Thursday, 12 April 2012

China: Developers dangle promise of retirement paradise

Invest at least 350,000 yuan (S$70,000) a year in an insurance policy and get to live for free when you retire in a high-end elderly home at various places across China.

4 comments:

Guanyu 道 said...

China: Developers dangle promise of retirement paradise

By Grace Ng
09 April 2012

Invest at least 350,000 yuan (S$70,000) a year in an insurance policy and get to live for free when you retire in a high-end elderly home at various places across China.

As Taikang, one of China’s largest insurance companies, envisions it, such retirement estates will come complete with a hospital and a university for the elderly.

There will even be personal plots of land to grow vegetables, said a Taikang representative, who gave only his surname, Zhang.

‘We will build a chain of elderly community locations across China. So if it’s cold in Beijing, you can go to the tropical island of Hainan to stay,’ he said, adding that occupancy of these homes, which are being built, may start in 2014.

Taikang is just one among a crowd of companies, from the biggest insurance player China Life to property bigwigs like Vanke and Poly Group, dangling offers of retirement paradise.

Their target: China’s 180 million-plus Chinese aged over 60.

By 2015, this group will have ballooned to 216 million. And by 2050, they will make up a third of the country’s population, up from about 13 per cent now.

As these retirees become more affluent, there is growing demand for condominiums with ‘elderly appropriate designs’, said Tsinghua University analyst Chen Shouchun. These include emergency phones to reach nearby clinics, non-slip floors in bathrooms, and wheelchair access.

In the past, developers may have baulked at the additional cost of adding such facilities, which may not necessarily translate into higher profits. But the current property market slump is making them more eager to tap this new growth spot.

‘In the past, elderly homes weren’t looked upon as being viable because the returns on investment weren’t as much as what residential properties offered,’ said Mr. Shaun Brodie, head of East China property research at property consultancy DTZ. ‘But now they are looking better.’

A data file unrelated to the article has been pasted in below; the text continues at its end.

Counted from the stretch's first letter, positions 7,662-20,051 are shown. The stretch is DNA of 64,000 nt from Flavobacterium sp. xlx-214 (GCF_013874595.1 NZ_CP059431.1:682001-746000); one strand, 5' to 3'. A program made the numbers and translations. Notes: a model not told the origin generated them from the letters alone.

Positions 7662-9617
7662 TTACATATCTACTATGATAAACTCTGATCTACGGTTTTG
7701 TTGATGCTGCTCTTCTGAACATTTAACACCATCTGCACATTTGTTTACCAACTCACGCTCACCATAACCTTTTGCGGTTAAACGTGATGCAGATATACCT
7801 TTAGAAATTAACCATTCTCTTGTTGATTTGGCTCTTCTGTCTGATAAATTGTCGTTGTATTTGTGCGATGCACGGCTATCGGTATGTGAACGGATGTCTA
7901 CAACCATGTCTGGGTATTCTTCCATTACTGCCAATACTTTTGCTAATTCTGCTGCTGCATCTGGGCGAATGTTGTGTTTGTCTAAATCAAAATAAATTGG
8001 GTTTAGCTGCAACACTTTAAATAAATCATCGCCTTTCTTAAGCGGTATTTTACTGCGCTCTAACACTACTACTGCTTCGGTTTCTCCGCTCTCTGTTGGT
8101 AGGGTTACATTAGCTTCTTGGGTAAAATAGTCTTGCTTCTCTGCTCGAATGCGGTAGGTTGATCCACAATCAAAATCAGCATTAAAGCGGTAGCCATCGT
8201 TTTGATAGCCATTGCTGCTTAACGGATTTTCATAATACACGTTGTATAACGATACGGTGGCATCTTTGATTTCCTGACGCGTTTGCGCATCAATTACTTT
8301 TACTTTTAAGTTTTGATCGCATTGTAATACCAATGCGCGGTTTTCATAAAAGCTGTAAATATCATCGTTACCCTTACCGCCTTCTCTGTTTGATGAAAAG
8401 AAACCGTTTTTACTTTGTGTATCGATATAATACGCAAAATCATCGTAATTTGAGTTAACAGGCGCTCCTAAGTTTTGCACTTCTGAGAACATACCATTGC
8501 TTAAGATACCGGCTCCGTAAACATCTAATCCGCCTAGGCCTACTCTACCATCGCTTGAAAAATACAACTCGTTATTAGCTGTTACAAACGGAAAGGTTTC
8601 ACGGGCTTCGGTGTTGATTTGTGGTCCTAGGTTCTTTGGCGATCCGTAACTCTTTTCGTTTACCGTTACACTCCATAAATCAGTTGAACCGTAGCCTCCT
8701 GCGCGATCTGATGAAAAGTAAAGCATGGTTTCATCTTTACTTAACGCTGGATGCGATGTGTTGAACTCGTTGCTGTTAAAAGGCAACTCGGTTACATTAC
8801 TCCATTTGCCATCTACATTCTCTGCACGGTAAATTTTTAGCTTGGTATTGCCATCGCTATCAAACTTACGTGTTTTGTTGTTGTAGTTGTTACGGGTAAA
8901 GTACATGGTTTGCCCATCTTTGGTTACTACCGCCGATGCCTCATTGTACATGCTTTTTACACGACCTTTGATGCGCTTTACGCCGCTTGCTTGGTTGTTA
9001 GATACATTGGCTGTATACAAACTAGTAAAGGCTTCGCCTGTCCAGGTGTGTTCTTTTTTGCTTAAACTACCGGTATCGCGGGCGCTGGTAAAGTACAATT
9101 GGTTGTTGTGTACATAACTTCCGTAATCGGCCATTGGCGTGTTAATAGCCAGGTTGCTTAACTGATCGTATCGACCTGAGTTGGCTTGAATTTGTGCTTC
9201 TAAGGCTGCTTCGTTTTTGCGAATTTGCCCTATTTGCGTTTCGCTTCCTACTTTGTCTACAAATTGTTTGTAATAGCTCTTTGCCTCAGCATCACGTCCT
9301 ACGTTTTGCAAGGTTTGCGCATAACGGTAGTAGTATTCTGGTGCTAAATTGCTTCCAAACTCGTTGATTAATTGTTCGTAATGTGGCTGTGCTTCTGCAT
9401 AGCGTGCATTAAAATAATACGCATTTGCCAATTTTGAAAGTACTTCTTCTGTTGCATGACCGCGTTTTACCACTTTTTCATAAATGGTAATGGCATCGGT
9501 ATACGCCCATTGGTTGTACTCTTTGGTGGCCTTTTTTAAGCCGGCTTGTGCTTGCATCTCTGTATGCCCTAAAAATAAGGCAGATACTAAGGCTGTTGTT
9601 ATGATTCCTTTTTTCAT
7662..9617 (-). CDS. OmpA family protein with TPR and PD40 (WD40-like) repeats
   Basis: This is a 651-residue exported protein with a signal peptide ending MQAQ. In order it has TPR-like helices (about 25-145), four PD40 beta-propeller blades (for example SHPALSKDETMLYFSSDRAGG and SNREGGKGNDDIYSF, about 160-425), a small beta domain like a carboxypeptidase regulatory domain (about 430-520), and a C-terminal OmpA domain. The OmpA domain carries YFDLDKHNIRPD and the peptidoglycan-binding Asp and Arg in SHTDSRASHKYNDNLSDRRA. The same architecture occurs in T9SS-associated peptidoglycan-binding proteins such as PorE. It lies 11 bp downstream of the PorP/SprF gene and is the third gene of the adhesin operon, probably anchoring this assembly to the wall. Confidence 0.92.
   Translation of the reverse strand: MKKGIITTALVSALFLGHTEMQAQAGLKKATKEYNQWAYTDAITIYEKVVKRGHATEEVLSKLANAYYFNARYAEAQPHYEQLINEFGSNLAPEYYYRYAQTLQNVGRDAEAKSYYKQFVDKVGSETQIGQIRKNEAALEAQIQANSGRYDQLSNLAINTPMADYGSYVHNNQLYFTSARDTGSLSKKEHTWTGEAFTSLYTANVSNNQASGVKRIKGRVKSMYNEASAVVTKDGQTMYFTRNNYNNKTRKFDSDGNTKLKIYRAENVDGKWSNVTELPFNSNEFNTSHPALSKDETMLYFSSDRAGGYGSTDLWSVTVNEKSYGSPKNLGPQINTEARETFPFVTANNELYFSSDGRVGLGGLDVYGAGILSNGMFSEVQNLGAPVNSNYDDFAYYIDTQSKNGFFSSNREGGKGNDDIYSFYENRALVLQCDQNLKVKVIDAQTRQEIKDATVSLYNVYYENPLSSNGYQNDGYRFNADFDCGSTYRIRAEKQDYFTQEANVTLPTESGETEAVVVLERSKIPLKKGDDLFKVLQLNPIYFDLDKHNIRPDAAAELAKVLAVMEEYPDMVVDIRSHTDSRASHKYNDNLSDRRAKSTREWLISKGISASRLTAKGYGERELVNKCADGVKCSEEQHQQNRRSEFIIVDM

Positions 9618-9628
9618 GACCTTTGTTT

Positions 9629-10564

Developers that have turned to elderly homes in recent months include Union Life Insurance, which is building an estate in Wuhan that may cost 15 billion yuan.

Plans for elderly apartments are also reportedly under way in the Singapore-Suzhou Industrial Park. Its sister bilateral project, Tianjin Eco-City, is looking to embark on ‘elderly friendly’ apartments this year.

‘The buildings are designed to be accessible to everyone, including the elderly and disabled,’ said Mr. Ho Tong Yen, chief executive of Eco-City’s master developer, noting that they are located close to a hospital, an elderly community centre and the lush ‘Eco-Valley’.

Such projects will be part of what Professor Chen calls ‘a second market’ for elderly homes. ‘The Chinese public have a mistaken view that elderly homes equal social benefits,’ he said, referring to state-subsidised nursing homes. These had beds last year for less than 2 per cent of China’s elderly and largely struggle to turn a profit even with their basic conditions, partly because they serve lower-income residents.

But nowadays, ‘the elderly themselves aren’t willing to live in an all-old-folk zone. That’s just waiting for death’, said Prof Chen. They want to retire in style. And private developers are happy to oblige. After all, they can reap bigger profits by selling to a broader customer base - grandparents living with their families.

Vanke’s Xingfuhui condominium on the outskirts of Beijing is one of the new projects billing itself as great for both newlyweds and retirees. But a visit to the showflats showed that only one block in the vast complex will be fitted with elderly friendly features - 1.8m-wide corridors and larger lifts. A nursing home there will be built only a few years later, a sales manager said.

Other projects with a lopsided mix have led some local media to question recently if some developers are simply exploiting the elderly homes concept to sell properties or get state subsidies.

Guanyu 道 said...

The Dongfang Morning News reported that some developers may get favourable land prices from local governments if they claim to build elderly homes - which turn out to be ‘ordinary flats with a few small finishings’.

‘Those who hang a sheep’s head but sell dog meat are not in the minority,’ it said.

Still, China’s elderly market is in its infancy and will develop higher-quality projects over time. ‘Local developers are still learning how to do it properly... It will require a learning period, maybe five or 10 years,’ said Mr. Brodie.

Rottman said...

This sounds absolutely too good to be true!
I visiting some retirement houses who didn't even have emergency phones for elderly placed next to each bed... Not to mention other basic care needs.. We have a lot to learn from the Chines when it comes to taking care of our elderly.

Anonymous said...

We have these phones at my school (UT Austin). Ours are the triangle shaped emergency phones kinda like these which are sweet because they are so brightly colored. I'm writing this because last week I actually used one when a guy tried to force me to go to the ATM and get him money. Whey I ran over and pressed the button he ran off like Forrest Gump!. One thing that I think made the difference is that ours are installed with security cameras so potential thieves don't want to have their face seen anywhere near the things.